Roe v. Wade Disputes in BVSW

EDITOR’S NOTE: Student names have been changed to protect their anonymity.


On June 24, the United States Supreme Court overturned Roe v. Wade, the 50-year-old clause that protected a woman’s right to abortion. The overturn allowed individual states to determine legislation regarding reproductive rights.

Fourteen states, including Missouri, immediately enacted trigger laws (previously unenforceable abortion bans developed in case of Roe v. Wade’s overturn); California and New York governors signed legislation protecting a woman and abortion providers. Kansas was the first state to put it up to a vote.

On Tuesday, Aug. 2,  47% of eligible Kansas voters — a record-breaking turnout for a primary election — voted on whether or not to overturn Article 67, the clause protecting Kansans’ right to an abortion. 59% of Kansans voted no.

Junior Chole Gray, who said she is passionately pro-choice, said the Aug. 2 vote affected American Culture because it reflected the opinions of the general public, instead of individual legislators. 

“The predictions did not match the outcome,” Gray said. “[Everyone] thought it was at least going to be close, but it was 60% ‘vote No’ which goes to show that the general population supports Roe V. Wade. It’s the people in power — the right, white men mostly — that don’t. They have all the power and can enforce their minority views on all of the population.” 

But not every teenager shares Gray’s sentiment. Junior Ana Wilson, who said she is passionately pro-life, said she believes abortion is morally wrong and should be banned. In the weeks leading up to the Aug. 2 vote, she encouraged eligible friends and family to vote Yes to remove reproductive rights for Kansans.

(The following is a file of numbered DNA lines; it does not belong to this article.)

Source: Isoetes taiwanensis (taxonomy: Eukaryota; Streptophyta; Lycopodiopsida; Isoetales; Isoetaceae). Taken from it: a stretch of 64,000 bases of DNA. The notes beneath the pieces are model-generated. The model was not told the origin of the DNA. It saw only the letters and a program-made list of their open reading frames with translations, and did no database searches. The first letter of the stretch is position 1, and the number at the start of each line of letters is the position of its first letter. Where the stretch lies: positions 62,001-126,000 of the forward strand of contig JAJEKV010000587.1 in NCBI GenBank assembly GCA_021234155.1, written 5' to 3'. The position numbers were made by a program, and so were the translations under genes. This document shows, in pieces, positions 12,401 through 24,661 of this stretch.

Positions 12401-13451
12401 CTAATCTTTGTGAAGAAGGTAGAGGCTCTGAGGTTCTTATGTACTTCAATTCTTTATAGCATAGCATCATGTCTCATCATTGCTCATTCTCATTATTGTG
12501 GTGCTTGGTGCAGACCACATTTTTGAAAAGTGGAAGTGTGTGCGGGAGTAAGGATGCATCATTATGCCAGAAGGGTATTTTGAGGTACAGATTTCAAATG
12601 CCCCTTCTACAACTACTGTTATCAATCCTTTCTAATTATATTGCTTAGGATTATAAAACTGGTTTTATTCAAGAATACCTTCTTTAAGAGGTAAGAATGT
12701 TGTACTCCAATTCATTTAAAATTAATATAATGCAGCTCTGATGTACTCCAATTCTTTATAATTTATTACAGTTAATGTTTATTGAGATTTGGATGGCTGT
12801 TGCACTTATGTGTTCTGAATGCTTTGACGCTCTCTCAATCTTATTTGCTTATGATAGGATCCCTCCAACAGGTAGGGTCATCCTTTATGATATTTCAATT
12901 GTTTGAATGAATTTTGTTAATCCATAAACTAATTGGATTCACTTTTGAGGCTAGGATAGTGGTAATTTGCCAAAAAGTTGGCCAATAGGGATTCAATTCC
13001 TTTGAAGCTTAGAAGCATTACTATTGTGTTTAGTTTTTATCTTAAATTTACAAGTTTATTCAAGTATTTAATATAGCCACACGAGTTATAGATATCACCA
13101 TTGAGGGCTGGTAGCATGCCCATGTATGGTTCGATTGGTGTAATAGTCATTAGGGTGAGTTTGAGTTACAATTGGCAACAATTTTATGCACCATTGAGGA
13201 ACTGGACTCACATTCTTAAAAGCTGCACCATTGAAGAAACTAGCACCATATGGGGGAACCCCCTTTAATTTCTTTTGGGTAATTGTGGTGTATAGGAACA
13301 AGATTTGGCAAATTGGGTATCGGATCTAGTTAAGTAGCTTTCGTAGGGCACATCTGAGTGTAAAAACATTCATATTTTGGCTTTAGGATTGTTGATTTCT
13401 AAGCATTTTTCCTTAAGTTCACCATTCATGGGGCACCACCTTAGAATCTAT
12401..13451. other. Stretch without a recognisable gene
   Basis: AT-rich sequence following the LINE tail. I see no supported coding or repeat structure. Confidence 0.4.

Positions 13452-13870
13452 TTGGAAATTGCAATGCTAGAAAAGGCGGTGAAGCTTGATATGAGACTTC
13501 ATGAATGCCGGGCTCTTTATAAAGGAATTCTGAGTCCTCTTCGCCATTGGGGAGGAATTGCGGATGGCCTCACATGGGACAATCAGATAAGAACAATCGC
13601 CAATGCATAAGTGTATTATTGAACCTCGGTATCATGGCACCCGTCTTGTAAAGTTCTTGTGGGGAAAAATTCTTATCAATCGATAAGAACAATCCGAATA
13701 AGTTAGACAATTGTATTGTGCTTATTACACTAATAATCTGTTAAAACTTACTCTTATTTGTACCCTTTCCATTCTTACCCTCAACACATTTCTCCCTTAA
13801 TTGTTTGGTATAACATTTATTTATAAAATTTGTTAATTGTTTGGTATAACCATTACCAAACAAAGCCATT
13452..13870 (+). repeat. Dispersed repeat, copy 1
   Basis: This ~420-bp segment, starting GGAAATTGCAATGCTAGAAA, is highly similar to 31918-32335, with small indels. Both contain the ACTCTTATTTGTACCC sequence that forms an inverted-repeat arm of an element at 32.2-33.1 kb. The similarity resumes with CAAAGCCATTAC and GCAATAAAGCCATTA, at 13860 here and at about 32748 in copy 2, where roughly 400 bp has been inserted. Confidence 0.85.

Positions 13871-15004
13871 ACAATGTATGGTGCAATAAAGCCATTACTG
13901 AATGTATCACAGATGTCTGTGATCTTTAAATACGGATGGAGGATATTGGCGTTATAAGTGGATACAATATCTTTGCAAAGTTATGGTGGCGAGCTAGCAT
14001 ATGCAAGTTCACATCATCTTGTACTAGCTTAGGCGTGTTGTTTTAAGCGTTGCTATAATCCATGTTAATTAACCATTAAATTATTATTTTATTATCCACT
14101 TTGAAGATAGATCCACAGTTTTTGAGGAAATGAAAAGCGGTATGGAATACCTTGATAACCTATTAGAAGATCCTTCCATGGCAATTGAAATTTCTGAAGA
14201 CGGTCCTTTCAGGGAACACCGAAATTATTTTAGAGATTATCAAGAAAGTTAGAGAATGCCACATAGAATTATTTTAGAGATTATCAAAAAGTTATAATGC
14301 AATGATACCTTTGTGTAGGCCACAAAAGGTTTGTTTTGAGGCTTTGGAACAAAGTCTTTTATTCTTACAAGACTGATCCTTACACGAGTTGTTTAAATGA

“I think abortion should be banned,” Wilson said. “You can’t just kill somebody because of the way they were conceived.”

Many sources, including the New York Times, said teenagers are more politically involved than ever. While this can be attributed to the division of the country, it’s hard to deny social media’s influence. Junior Joann Urban said while she believes teenagers would have opinions on abortion without social media, overreaching algorithms heighten the division surrounding this issue.

“If you’re pro-choice, you’re going to see pro-choice posts,” Urban said. “And same for pro-life. That’s true for the news, too. If you only watch certain ‘this view’ — news outlets, that’s all you’re going to see.” 

To avoid biased sources, on social media and in the news, Urban said she watches multiple channels. She said this step is essential to developing strong opinions and counterarguments on controversial topics like abortion. 

“I like to watch different news stations to see everyone’s perspectives — my family watches FOX and MSNBC — and go from there,” Urban said.  

Urban said empathy is the first step in combating political division, like we’ve seen with abortion, and empathy can only be accomplished by understanding the other side’s viewpoints

“Open your eyes and listen to other people,” Urban said. “Even if you’re 100% percent convinced that you’re correct, have conversations. That’s the only way to make progress.”